You’ve probably seen that bright yellow flag with the coiled rattlesnake before. In fact, if you’re reading this, there’s really no way you can miss it. In recent years, there’s been a massive resurgence of the Gadsden Flag. All over the country, Americans are flying the bright banner emblazoned with the iconic words Don’t Tread On Me, but what does that mean?
Odds are, you’ve sat through a history class at some point in your life and heard a teacher talk about the history and meaning behind this icon. Perhaps that was a long time ago, though, and perhaps you didn’t get the whole story. I know in my case, there’s a lot from my school days that I don’t really remember, and that’s not necessarily a bad thing. In case you’re like me and need a refresher, let’s talk history. You might be surprised at how relevant it still is.
The American Timber Rattlesnake image you see in our logo has been around since before the American Revolution. Colonists printed it on currency, flew banners, and engraved it on their jacket buttons, and newspapers around the colonies displayed the same image over and over as the situation between England and the colonies reached a boiling point. Snakes were a popular symbol of the independence and fierceness of the American colonies. Our forefathers liked the message it conveyed, that though we may be small, we be fierce. Many relatives and cousins of the famous coiled rattlesnake also circulated prolifically around this time, including the image of a snake cut into thirteen segments, a representation of each individual colony. This version was oft accompanied by the words Join or Die, or alternatively, Unite or Die, and was a compelling bit of revolutionary propaganda in the already inflamed colonies.
Somewhere along the line, a henceforth unknown person added the line “Don’t Tread On Me” to the coiled rattler image, and it stuck. The phrase was a succinct description for the overall message the colonists were trying to convey to their government: if you keep stepping on us, we’ll bite. It was this version of the snake image, the coiled rattler and motto, that decorated the drums of the Marines who fought in the Battle of Bunker Hill, one of the first altercations marking the American Revolution.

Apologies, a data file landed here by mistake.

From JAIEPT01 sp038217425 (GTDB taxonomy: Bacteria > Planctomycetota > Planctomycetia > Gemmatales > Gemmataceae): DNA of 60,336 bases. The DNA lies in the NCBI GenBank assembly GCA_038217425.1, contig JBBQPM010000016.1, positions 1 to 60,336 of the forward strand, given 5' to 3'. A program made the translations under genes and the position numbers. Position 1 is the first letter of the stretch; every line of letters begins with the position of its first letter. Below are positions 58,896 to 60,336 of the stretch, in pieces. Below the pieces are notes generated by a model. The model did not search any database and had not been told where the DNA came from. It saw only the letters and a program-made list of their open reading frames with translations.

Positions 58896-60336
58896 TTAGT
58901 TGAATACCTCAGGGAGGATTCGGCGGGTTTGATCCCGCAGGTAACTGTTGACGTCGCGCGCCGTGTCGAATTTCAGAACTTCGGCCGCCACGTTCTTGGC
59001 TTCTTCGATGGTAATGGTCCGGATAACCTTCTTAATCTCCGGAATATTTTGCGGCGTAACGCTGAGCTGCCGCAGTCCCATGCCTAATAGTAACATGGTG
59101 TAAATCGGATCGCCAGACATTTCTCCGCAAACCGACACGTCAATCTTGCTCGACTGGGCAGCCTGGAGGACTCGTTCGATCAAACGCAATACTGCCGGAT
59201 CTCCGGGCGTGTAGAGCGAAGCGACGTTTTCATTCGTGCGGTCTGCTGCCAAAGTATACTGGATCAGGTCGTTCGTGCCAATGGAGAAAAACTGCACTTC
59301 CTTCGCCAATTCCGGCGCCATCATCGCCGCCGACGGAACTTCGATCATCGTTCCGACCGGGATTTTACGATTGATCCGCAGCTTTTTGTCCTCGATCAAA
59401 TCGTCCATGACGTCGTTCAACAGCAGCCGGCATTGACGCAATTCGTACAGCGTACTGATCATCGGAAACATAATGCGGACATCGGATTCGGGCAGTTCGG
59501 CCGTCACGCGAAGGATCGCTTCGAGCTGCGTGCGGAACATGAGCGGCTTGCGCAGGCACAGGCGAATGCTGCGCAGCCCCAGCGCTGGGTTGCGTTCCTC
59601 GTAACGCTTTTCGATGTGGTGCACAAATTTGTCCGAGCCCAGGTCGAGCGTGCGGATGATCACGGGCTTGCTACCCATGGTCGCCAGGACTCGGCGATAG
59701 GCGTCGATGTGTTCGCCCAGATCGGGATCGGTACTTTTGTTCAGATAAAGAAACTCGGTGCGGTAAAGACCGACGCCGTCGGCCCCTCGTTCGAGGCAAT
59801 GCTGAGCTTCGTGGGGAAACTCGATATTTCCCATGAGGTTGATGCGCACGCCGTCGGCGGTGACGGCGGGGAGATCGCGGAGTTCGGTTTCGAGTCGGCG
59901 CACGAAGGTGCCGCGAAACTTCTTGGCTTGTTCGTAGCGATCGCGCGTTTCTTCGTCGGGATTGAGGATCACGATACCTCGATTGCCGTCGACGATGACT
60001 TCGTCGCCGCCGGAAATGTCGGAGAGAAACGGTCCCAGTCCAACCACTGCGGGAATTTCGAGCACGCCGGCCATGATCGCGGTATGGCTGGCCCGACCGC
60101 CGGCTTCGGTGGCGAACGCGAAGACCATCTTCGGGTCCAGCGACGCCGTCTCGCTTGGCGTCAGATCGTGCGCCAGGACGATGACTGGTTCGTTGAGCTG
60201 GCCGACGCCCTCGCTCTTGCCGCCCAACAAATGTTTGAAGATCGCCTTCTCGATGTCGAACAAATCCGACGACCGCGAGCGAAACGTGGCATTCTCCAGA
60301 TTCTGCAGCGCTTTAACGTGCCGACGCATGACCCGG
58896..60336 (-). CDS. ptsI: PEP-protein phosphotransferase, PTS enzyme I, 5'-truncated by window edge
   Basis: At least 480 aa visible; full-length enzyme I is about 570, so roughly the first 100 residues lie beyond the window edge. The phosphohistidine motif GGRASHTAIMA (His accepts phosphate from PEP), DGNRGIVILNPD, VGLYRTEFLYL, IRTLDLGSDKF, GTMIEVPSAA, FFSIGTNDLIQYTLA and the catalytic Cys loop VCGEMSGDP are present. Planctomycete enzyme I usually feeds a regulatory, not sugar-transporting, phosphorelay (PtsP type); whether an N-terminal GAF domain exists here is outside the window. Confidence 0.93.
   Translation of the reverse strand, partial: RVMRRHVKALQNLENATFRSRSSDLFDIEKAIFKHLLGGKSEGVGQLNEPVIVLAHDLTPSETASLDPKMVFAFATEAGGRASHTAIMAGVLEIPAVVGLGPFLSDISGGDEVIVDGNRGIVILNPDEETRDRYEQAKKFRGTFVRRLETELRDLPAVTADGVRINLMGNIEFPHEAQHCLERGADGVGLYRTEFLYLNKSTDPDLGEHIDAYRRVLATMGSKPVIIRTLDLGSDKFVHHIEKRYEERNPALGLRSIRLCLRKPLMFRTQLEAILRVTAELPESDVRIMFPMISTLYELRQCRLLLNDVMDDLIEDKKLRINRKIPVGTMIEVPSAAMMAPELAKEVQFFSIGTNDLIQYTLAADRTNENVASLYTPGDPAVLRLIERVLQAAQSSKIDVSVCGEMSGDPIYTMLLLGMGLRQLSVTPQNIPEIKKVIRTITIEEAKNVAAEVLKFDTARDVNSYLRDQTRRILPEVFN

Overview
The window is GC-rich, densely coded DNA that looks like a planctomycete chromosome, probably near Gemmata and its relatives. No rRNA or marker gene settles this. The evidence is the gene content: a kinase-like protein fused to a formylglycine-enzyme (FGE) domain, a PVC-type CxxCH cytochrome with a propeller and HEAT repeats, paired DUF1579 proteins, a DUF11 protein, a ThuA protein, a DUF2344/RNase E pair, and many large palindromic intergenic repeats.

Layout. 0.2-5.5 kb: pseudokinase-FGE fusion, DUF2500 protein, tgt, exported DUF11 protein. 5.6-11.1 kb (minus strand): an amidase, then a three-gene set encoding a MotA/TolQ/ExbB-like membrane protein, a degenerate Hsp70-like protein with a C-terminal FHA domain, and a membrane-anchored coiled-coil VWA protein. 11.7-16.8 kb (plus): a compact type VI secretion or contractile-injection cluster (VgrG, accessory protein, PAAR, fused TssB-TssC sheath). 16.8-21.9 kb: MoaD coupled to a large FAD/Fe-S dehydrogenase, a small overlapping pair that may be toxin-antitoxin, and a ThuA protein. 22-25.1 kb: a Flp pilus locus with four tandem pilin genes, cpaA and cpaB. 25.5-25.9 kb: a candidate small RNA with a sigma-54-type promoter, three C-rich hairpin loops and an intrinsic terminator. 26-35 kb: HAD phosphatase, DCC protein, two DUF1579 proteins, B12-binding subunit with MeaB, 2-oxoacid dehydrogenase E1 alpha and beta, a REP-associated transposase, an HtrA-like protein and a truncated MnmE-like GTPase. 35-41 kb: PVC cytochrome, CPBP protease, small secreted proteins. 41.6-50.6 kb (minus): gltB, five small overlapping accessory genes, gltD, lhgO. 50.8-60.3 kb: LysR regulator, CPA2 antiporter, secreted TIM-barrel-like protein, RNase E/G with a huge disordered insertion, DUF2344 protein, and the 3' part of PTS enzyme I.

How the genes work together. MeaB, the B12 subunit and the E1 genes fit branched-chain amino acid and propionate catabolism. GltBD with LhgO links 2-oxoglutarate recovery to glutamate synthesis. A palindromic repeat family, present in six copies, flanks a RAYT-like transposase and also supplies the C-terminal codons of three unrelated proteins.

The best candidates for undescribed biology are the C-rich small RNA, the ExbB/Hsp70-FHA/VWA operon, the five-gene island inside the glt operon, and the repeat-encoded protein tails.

This new rattlesnake, no longer segmented in 13 parts, still gave a nod towards the individuality and independence of each colony by carefully depicting 13 separate compartments on the snake’s rattle. The American colonists appreciated and revered the sovereignty of their individual communities, but acknowledged the power and venom they could wield as a united whole. If that philosophy sounds familiar, it’s because this entire country was built upon that same principal, and is the reason that we are the United States of America.
Continental Colonel Christopher Gadsden, who was on that charge with George Washington at Bunker Hill, is credited with creating the cohesive Gadsden Flag, the image you see in our logo. He presented this banner to the American Navy in February of 1776, and another copy to the South Carolina Congress. Since that day, the Gadsden Flag has been a symbol of independence, freedom, and the power that a small people can have when they unite. You can read more about the history of the Gadsden Flag here.
These are the ideals that we hope to embody in Gadsden Guns. We may be small, but we are not to be stepped on. A small, but determined, group of people can stand against any empire, and when we come together under one banner, unite for one cause, we don’t lose who we are individually. Becoming a unified group doesn’t require that we sacrifice our individuality; it is only because we retain that independence that we are so strong. We are a country of rattlesnakes. We stand for something bigger than us. Do you?